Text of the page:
Temporomandibular Joint Disorder | Benign Paroxysmal Positional Vertigo | Headaches | Cerebrovascular Accident | Acquired Brain Injury

Temporomandibular Joint Disorder (TMJ or TMD)

The temporomandibular joint is the joint between the jaw and the head. Temporomandibular joint disorder (TMD) covers a wide range of conditions which can cause jaw pain. This could include arthritis, hypermobility, inflammation of the joint and it can even be caused by cervical spine (neck) pain. TMD can be debilitating because of its impact on daily activities such as eating, drinking and speaking.


  • Pain or stiffness with movements of the jaw such as opening, closing and side to side movements
  • Some cases may lead to the inability to open the mouth to eat (i.e. closed lock)

Which of our team members work with TMD?

  • Maathangi or Michael

What might a treatment plan look like?

This will depend on your individual assessment findings. This may look like 

  • Two times a week for the first week, then weekly physiotherapy for 2-3 weeks, progressing to fortnightly/monthly reviews for a further 2-4 sessions. 
  • In some cases, you may be referred to a dentist or advised to see an ENT specialist or neurologist for assistance with management

Benign Paroxysmal Positional Vertigo (BPPV)

Benign paroxysmal positional vertigo is a form of vertigo that can cause very severe, short bouts of dizziness that are triggered by movements of your head. The vertigo may also be accompanied by nausea, and your eyes will drift and flick uncontrollably (nystagmus). These symptoms may last about a minute and then settle. Between episodes, some people may be symptom-free, while others can feel a mild sense of imbalance or disequilibrium.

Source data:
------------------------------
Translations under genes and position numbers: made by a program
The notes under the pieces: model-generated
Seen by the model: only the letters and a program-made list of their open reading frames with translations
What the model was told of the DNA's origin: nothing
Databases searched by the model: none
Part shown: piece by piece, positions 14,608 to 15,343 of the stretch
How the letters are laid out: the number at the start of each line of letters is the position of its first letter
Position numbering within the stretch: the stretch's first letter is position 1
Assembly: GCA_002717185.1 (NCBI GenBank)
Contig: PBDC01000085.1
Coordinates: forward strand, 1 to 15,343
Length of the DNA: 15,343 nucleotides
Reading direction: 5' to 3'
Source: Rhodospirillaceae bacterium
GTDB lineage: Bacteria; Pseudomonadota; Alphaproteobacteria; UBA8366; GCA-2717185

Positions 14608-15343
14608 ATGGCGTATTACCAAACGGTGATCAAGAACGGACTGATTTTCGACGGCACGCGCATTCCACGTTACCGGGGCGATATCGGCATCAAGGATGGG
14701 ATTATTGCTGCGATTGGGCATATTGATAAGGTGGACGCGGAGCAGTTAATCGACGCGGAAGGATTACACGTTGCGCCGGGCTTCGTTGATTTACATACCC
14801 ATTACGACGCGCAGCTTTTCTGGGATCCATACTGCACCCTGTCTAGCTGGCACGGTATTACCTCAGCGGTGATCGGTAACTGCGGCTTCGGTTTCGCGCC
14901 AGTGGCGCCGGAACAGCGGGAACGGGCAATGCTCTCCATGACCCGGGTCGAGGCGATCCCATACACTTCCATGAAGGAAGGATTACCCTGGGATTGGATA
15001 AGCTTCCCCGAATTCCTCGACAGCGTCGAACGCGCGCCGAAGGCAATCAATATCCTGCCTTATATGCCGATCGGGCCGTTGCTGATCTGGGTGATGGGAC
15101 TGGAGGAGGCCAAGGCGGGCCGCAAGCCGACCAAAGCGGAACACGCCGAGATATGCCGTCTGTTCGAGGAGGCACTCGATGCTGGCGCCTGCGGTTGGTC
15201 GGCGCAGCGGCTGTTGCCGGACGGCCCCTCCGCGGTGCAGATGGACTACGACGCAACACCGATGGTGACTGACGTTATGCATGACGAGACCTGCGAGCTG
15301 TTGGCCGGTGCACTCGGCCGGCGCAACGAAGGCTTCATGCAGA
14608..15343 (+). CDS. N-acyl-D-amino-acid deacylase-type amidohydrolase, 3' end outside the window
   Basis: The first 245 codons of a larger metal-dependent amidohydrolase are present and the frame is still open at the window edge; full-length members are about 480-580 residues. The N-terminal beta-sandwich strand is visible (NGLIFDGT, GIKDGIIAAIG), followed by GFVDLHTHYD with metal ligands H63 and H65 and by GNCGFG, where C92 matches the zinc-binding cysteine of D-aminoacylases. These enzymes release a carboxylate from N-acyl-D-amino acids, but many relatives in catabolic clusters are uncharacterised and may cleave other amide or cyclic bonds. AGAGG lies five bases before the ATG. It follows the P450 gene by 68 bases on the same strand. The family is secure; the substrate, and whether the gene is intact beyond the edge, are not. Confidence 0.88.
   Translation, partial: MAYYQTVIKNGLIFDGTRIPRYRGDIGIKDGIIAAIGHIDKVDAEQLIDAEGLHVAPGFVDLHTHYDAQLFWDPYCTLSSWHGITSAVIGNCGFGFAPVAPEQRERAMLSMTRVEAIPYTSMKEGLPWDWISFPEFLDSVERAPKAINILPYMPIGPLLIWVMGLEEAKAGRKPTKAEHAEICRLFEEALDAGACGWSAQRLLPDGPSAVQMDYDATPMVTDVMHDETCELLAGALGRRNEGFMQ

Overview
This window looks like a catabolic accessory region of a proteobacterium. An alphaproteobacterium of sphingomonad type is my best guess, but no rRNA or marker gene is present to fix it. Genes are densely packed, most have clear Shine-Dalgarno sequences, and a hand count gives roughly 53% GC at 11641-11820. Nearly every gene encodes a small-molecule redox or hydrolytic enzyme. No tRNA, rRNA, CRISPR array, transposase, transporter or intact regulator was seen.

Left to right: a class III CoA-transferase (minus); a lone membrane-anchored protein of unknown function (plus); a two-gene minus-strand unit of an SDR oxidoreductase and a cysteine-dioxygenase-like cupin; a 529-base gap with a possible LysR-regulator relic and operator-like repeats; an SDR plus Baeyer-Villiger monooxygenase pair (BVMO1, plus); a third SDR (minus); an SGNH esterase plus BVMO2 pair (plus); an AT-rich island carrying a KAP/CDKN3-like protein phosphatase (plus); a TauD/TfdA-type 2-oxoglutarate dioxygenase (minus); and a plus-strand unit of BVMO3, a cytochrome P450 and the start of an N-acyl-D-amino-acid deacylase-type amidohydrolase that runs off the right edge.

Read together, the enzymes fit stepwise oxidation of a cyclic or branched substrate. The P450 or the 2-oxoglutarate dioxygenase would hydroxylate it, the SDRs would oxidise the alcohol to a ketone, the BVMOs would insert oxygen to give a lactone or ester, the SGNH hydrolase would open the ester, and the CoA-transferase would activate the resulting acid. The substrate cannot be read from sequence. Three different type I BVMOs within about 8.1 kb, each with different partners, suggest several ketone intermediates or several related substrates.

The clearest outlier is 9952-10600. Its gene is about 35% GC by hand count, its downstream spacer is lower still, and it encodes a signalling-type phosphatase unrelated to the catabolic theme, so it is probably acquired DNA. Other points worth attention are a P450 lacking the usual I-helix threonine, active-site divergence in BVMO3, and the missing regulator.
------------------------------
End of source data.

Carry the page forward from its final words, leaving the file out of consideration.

It is important to know that BPPV will not:

  • give you constant dizziness that is unaffected by movement or a change in position. 
  • affect your hearing
  • cause fainting or headaches
  • neurological symptoms such as numbness, tingling/pins and needles, speaking or swallowing issues, double vision, or trouble coordinating your movements. 

If you have any of these additional symptoms, please tell your GP immediately. 


  • Short episodes of severe dizziness
  • Often triggered by sudden head movements
  • May cause nausea and vomiting

What might a treatment plan look like?

  • Treatment usually requires 1-2 sessions of positional manoeuvres with post-treatment care advice
  • Total of 2-3 sessions over 2 weeks for simple cases, 4-6 sessions over a month if there are residual balance deficits

Which of our team members work with BPPV?

  • Michael, Maathangi


Headaches are a common complaint, but there are hundreds of potential causes of pain in the head. They can be broadly categorised into primary or secondary headaches with different causes for each. Physiotherapy can’t help with all types of headaches as some, such as migraines, may be caused by factors outside of our scope of practice. If you are experiencing headaches along with vision, speech/language or motor changes it is important to visit your GP to discuss this with them.